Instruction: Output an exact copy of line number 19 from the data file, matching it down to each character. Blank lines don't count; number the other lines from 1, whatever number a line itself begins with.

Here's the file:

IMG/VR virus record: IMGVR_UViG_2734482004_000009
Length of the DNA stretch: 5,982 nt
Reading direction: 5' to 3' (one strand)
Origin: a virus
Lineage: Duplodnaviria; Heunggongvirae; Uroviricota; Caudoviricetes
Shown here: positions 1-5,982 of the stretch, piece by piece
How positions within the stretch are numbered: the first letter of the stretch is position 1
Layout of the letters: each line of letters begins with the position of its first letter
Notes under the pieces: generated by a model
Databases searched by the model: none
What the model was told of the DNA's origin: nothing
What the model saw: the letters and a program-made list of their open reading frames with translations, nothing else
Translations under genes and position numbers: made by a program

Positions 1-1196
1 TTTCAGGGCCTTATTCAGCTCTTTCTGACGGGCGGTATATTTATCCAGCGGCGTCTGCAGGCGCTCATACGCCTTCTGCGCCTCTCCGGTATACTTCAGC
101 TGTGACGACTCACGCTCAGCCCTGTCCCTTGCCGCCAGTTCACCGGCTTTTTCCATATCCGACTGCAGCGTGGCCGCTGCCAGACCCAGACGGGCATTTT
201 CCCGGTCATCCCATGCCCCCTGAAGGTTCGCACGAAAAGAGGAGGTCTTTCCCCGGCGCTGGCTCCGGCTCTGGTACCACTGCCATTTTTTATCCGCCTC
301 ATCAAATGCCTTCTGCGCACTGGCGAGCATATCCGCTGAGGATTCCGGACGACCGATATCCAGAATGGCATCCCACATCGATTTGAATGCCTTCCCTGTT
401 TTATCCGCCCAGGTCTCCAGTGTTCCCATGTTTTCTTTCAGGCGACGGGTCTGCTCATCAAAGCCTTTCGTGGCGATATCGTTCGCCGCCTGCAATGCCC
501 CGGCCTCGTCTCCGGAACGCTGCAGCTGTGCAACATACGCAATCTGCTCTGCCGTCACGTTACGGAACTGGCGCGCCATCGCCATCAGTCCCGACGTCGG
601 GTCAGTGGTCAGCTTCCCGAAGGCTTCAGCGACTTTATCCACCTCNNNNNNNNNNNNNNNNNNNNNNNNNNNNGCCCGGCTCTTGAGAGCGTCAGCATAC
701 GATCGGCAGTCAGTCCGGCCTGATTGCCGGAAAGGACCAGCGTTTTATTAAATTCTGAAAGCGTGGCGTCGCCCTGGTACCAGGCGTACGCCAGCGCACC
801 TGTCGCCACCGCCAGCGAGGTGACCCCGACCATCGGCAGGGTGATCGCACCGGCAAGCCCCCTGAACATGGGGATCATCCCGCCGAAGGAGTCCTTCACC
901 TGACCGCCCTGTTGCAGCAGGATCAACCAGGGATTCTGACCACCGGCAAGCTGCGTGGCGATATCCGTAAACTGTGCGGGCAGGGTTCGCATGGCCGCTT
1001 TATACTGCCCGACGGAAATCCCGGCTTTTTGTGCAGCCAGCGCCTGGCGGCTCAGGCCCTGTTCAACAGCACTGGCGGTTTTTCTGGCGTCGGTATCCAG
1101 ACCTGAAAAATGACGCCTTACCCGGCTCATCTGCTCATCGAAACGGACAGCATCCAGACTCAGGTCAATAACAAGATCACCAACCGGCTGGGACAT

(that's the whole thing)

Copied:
401 TTATCCGCCCAGGTCTCCAGTGTTCCCATGTTTTCTTTCAGGCGACGGGTCTGCTCATCAAAGCCTTTCGTGGCGATATCGTTCGCCGCCTGCAATGCCC